Last month, the U.S. Supreme Court overturned Kethledge's Carpenter decision. "A person does not surrender all Fourth Amendment protection by venturing into the public sphere," declared the majority opinion of Chief Justice John Roberts. "We decline to grant the state unrestricted access to a wireless carrier's database of physical location information."
Among property rights activists, Kethledge is perhaps best known for his 2017 dissent in Wayside Church v. Van Buren County. At issue was a forfeiture and foreclosure proceeding undertaken against a Michigan church over delinquent property taxes. "In this case the defendant Van Buren County took property worth $206,000 to satisfy a $16,750 debt, and then refused to refund any of the difference," Kethledge wrote. "In some legal precincts that sort of behavior is called theft." Kethledge argued that the church had raised a legitimate just compensation claim that deserved to be heard under the Takings Clause of the 5th Amendment.
In his non-judicial writings, Kethledge has voiced support for the theory of constitutional interpretation known as originalism. In a 2017 article in the Vanderbilt Law Review, for example, he argued that judges "are bound to apply" the "meaning [of a constitutional provision] that the citizens bound by the law would have ascribed to it at the time it was approved."
In that same article, Kethledge revealed himself to be a critic of the legal doctrine known as Chevron deference, which says that when the federal courts are confronted with an "ambiguous" statute, the default response is for the courts to defer to the interpretation of that statute favored by the executive branch agency charged with enforcing it. According to Kethledge, in a typical Chevron deference case the regulatory agency "asks if there is a colorable interpretation that will support the policy result that the agency wants to reach. When judges engage in that kind of analysis, we call it judicial activism…. It is not clear to me why the result is any better when the arrogation is done by the executive."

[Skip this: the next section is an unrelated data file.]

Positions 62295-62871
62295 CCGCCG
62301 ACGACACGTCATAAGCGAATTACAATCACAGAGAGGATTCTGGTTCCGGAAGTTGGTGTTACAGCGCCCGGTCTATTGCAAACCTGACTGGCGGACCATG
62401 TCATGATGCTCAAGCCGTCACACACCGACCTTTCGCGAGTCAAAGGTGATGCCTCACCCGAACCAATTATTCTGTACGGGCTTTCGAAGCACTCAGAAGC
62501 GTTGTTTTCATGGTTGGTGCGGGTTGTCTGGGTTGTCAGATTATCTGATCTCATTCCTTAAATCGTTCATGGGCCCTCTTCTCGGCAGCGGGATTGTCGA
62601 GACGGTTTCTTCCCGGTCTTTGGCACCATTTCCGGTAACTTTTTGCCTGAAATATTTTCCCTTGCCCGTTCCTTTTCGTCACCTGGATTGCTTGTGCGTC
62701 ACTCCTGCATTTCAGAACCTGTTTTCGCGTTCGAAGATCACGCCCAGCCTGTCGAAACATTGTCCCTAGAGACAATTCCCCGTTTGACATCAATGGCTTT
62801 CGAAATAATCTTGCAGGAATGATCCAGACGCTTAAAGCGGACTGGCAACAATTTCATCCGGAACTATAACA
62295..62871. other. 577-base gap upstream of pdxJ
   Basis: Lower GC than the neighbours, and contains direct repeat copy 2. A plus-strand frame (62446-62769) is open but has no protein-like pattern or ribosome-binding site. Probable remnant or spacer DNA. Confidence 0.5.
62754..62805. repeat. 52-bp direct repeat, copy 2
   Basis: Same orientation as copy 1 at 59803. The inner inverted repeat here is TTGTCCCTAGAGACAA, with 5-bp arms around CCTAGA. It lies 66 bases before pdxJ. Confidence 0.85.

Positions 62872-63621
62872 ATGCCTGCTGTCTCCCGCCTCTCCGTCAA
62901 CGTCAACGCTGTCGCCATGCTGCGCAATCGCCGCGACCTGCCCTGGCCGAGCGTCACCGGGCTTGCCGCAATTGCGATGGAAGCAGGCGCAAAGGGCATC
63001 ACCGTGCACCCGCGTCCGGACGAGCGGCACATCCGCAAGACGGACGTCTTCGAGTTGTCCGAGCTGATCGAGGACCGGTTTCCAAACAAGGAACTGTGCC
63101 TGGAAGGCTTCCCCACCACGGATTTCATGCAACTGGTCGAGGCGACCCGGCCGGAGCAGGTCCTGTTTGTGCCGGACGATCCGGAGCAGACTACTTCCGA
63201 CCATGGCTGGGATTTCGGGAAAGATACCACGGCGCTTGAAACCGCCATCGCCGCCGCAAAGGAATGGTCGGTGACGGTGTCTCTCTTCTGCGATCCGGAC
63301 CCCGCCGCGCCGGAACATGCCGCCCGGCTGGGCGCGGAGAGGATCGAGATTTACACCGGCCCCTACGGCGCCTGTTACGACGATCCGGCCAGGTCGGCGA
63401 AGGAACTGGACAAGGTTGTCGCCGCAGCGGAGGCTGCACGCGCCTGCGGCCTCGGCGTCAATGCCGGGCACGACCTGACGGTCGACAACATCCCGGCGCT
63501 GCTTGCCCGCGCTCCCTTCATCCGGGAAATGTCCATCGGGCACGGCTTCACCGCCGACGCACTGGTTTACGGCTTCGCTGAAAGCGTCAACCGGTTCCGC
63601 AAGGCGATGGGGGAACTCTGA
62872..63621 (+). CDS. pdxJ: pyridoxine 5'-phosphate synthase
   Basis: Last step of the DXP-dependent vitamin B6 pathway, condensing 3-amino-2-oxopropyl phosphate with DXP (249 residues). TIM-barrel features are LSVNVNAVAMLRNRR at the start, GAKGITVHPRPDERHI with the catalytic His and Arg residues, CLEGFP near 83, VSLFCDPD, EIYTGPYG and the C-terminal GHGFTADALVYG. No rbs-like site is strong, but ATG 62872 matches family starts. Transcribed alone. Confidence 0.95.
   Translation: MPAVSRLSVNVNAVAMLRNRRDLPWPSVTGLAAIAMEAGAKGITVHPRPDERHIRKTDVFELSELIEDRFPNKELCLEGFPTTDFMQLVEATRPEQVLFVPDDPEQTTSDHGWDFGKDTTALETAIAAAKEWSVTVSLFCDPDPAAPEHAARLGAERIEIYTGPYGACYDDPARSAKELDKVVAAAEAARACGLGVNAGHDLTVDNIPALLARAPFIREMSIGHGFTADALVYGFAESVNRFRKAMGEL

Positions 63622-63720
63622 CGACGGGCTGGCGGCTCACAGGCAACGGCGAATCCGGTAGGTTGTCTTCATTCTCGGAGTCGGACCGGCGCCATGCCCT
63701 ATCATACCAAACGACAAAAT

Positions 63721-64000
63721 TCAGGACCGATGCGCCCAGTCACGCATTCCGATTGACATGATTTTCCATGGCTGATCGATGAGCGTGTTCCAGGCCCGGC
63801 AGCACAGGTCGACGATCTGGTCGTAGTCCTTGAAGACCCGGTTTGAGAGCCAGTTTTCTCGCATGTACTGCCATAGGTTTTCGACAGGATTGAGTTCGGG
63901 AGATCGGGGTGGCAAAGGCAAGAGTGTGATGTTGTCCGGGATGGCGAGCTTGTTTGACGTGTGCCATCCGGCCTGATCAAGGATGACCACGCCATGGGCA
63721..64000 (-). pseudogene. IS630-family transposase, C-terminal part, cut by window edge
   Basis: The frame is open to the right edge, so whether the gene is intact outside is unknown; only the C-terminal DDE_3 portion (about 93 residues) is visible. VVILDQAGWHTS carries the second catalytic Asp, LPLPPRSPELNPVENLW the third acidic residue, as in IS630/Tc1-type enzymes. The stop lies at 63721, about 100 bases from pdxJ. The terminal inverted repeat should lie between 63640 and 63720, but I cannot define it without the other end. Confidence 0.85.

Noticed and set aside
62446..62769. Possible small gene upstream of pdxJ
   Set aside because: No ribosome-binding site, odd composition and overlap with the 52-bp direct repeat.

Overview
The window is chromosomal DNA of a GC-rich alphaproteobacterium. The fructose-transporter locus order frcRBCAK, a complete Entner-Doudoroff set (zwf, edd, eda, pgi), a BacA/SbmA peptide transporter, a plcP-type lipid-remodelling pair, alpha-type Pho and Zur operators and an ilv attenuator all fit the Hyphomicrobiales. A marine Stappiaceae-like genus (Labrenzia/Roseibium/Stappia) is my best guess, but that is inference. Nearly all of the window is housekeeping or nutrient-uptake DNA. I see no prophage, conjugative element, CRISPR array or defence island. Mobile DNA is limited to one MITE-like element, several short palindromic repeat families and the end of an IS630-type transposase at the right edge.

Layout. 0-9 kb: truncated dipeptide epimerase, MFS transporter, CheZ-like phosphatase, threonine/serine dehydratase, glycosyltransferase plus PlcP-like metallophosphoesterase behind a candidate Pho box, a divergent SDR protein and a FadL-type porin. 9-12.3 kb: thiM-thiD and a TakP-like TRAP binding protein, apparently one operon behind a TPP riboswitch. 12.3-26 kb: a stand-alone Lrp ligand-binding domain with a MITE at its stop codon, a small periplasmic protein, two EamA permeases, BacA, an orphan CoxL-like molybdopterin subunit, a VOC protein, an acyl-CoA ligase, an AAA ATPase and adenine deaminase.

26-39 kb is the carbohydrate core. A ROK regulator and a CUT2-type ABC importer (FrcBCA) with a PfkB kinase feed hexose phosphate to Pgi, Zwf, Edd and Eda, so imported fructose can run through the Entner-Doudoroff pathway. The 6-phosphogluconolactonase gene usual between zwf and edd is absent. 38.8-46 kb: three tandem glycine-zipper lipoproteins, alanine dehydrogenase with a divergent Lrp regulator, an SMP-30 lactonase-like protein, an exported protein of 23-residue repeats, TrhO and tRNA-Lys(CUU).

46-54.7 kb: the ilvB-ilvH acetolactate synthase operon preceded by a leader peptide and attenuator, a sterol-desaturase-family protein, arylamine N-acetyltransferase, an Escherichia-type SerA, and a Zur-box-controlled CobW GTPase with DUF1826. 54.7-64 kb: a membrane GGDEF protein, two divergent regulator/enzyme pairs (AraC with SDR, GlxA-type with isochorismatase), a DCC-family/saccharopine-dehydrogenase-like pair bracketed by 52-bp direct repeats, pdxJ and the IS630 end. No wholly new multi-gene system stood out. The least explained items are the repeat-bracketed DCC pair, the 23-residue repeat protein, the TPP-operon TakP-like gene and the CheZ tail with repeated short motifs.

To say the least, Judge Raymond Kethledge has left a lengthy paper trail that reveals his views on a number of hot-button legal issues. If he gets the nomination to replace Justice Kennedy, I hope the members of the Senate Judiciary Committee will question him about these important matters of law and constitutional interpretation.